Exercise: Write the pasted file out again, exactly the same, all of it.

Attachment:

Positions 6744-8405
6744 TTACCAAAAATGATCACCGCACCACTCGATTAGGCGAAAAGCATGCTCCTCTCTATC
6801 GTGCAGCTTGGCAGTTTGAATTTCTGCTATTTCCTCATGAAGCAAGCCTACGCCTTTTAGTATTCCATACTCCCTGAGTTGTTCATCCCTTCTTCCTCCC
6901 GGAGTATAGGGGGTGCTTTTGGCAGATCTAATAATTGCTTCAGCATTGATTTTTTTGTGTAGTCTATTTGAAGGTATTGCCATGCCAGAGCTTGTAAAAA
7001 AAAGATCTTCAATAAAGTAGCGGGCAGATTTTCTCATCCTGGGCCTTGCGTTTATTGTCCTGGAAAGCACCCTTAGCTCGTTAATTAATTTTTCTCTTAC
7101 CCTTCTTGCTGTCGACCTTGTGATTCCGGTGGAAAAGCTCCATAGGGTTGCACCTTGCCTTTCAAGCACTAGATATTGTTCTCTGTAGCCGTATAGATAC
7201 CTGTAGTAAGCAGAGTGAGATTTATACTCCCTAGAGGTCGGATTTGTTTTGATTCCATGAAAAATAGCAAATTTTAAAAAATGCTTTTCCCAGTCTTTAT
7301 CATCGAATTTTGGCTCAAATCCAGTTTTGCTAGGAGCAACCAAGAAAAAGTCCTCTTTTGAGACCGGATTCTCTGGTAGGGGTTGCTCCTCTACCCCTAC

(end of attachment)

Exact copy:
Positions 6744-8405
6744 TTACCAAAAATGATCACCGCACCACTCGATTAGGCGAAAAGCATGCTCCTCTCTATC
6801 GTGCAGCTTGGCAGTTTGAATTTCTGCTATTTCCTCATGAAGCAAGCCTACGCCTTTTAGTATTCCATACTCCCTGAGTTGTTCATCCCTTCTTCCTCCC
6901 GGAGTATAGGGGGTGCTTTTGGCAGATCTAATAATTGCTTCAGCATTGATTTTTTTGTGTAGTCTATTTGAAGGTATTGCCATGCCAGAGCTTGTAAAAA
7001 AAAGATCTTCAATAAAGTAGCGGGCAGATTTTCTCATCCTGGGCCTTGCGTTTATTGTCCTGGAAAGCACCCTTAGCTCGTTAATTAATTTTTCTCTTAC
7101 CCTTCTTGCTGTCGACCTTGTGATTCCGGTGGAAAAGCTCCATAGGGTTGCACCTTGCCTTTCAAGCACTAGATATTGTTCTCTGTAGCCGTATAGATAC
7201 CTGTAGTAAGCAGAGTGAGATTTATACTCCCTAGAGGTCGGATTTGTTTTGATTCCATGAAAAATAGCAAATTTTAAAAAATGCTTTTCCCAGTCTTTAT
7301 CATCGAATTTTGGCTCAAATCCAGTTTTGCTAGGAGCAACCAAGAAAAAGTCCTCTTTTGAGACCGGATTCTCTGGTAGGGGTTGCTCCTCTACCCCTAC